Armyn History, Family Crest & Coats of Arms
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Early Origins of the Armyn family
The surname Armyn was first found in Lincolnshire where the surname is descended from the tenant of the lands of Osgooby, held by Odo the Bishop of Bayeux, the King's half brother who was recorded in the Domesday Book census of 1086. The parish Silk Willoughby in Lincolnshire was an ancient family seat for the family. "The manor was possessed by Sir William Armyn, at first keeper of the privy seal and vice-chancellor to Edward II., and afterwards lord chancellor, and bishop of Norwich; it remained in the family until 1662." 
Early History of the Armyn family
This web page shows only a small excerpt of our Armyn research. Another 148 words (11 lines of text) covering the years 1401, 1510, 1600, 1190, 1603, 1593, 1651, 1621, 1651, 1622, 1658, 1651, 1658, 1646, 1676, 1610, 1570 and 1603 are included under the topic Early Armyn History in all our PDF Extended History products and printed products wherever possible.
Armyn Spelling Variations
Before English spelling was standardized a few hundred years ago, spelling variations of names were a common occurrence. Elements of Latin, Norman French and other languages became incorporated into English throughout the Middle Ages, and name spellings changed even among the literate. The variations of the surname Armyn include Armine, Armyne, Airmine, Airmyne, Airmin, Ermine, Ermyne, Armyn, Armyne, Ermyn, Ayrmine and many more.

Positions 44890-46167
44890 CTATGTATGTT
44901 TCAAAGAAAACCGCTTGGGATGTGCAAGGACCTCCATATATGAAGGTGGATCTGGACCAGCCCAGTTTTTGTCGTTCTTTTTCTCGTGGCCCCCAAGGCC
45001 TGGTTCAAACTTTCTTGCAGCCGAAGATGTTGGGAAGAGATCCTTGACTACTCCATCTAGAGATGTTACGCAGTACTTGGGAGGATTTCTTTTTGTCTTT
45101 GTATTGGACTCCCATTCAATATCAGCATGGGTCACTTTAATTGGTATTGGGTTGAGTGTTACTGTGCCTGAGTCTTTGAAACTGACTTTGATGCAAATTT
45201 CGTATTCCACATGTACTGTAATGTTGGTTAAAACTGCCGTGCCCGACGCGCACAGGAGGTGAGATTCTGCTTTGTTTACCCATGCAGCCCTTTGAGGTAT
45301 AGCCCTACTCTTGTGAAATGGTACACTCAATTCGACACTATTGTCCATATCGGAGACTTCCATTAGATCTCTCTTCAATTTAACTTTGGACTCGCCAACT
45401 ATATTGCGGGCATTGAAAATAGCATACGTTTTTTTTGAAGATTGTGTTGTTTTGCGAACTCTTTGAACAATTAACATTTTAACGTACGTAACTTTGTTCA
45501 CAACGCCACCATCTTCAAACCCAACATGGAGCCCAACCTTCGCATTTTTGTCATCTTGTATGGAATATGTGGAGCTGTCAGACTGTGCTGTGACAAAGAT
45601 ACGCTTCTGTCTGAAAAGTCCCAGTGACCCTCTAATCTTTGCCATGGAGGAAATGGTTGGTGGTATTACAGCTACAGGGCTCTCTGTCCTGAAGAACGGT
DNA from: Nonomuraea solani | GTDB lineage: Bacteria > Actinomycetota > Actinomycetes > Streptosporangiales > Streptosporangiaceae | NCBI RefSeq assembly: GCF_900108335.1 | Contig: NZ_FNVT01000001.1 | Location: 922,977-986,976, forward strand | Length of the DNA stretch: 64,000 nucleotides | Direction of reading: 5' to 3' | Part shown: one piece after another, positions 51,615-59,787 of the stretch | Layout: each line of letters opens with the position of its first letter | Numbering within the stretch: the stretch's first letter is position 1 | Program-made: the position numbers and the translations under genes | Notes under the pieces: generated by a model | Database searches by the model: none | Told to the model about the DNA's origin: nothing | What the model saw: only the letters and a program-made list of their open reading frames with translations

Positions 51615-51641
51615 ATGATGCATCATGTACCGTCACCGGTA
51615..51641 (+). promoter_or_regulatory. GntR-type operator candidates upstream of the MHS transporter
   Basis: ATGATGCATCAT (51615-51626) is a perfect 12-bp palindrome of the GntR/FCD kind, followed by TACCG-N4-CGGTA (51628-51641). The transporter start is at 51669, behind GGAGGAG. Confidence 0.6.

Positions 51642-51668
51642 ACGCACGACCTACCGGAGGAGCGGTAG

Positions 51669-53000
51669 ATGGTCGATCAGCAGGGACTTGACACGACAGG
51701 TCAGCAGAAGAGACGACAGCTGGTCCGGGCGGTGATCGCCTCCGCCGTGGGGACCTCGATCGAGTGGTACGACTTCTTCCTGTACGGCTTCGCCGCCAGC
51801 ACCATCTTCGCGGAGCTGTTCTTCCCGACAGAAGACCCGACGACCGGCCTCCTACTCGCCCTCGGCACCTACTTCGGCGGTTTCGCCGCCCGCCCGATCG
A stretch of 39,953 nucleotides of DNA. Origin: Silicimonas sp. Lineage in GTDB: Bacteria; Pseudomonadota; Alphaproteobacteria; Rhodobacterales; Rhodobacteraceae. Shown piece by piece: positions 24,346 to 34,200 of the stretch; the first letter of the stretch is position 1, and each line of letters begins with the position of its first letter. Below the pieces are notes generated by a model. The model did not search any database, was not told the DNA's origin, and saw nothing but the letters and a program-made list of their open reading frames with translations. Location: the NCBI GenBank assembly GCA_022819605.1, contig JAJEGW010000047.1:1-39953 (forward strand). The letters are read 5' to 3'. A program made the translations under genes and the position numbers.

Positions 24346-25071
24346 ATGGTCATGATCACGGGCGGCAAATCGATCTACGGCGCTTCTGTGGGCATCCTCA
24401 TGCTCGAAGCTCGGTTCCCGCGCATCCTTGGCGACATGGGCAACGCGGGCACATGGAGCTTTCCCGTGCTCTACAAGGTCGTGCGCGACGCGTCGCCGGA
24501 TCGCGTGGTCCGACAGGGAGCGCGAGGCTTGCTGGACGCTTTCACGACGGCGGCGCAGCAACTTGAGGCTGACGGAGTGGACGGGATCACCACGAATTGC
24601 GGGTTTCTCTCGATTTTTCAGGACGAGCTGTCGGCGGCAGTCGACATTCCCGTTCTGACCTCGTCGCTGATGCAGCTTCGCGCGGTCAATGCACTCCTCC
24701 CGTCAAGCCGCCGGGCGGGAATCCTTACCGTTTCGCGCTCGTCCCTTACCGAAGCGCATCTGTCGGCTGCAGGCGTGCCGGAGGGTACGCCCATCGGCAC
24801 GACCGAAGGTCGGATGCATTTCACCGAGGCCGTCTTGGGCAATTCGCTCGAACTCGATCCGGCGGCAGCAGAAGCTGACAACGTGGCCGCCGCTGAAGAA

Early Notables of the Armyn family (pre 1700)
Outstanding amongst the family at this time was Sir William Airmine, 1st Baronet (1593-1651), an English politician who sat in the House of Commons between 1621 and 1651; Sir William Airmine (1622-1658), 2nd Baronet of Osgodby (1651-1658), an English politician who sat in the House of Commons (1646-53), son of Sir William Airmine, 1st Baronet; and Lady Mary Armine, Airmine or Armyne (died 1676), a learned English gentlewoman and benefactor. She was "remarkable for her learning, piety, and benevolence, [and]...
Another 80 words (6 lines of text) are included under the topic Early Armyn Notables in all our PDF Extended History products and printed products wherever possible.
Migration of the Armyn family
In England at this time, the uncertainty of the political and religious environment of the time caused many families to board ships for distant British colonies in the hopes of finding land and opportunity, and escaping persecution. The voyages were expensive, crowded, and difficult, though, and many arrived in North America sick, starved, and destitute. Those who did make it, however, were greeted with greater opportunities and freedoms that they could have experienced at home. Many of those families went on to make important contributions to the young nations in which they settled. Early immigration records have shown some of the first Armyns to arrive on North American shores: Alice Armson, aged 25, who arrived at Ellis Island from London, in 1897; August Armson, aged 40, who arrived at Ellis Island from Chicago, Ill., U.S.A., in 1910.
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- ^ Lewis, Samuel, A Topographical Dictionary of England. Institute of Historical Research, 1848, Print.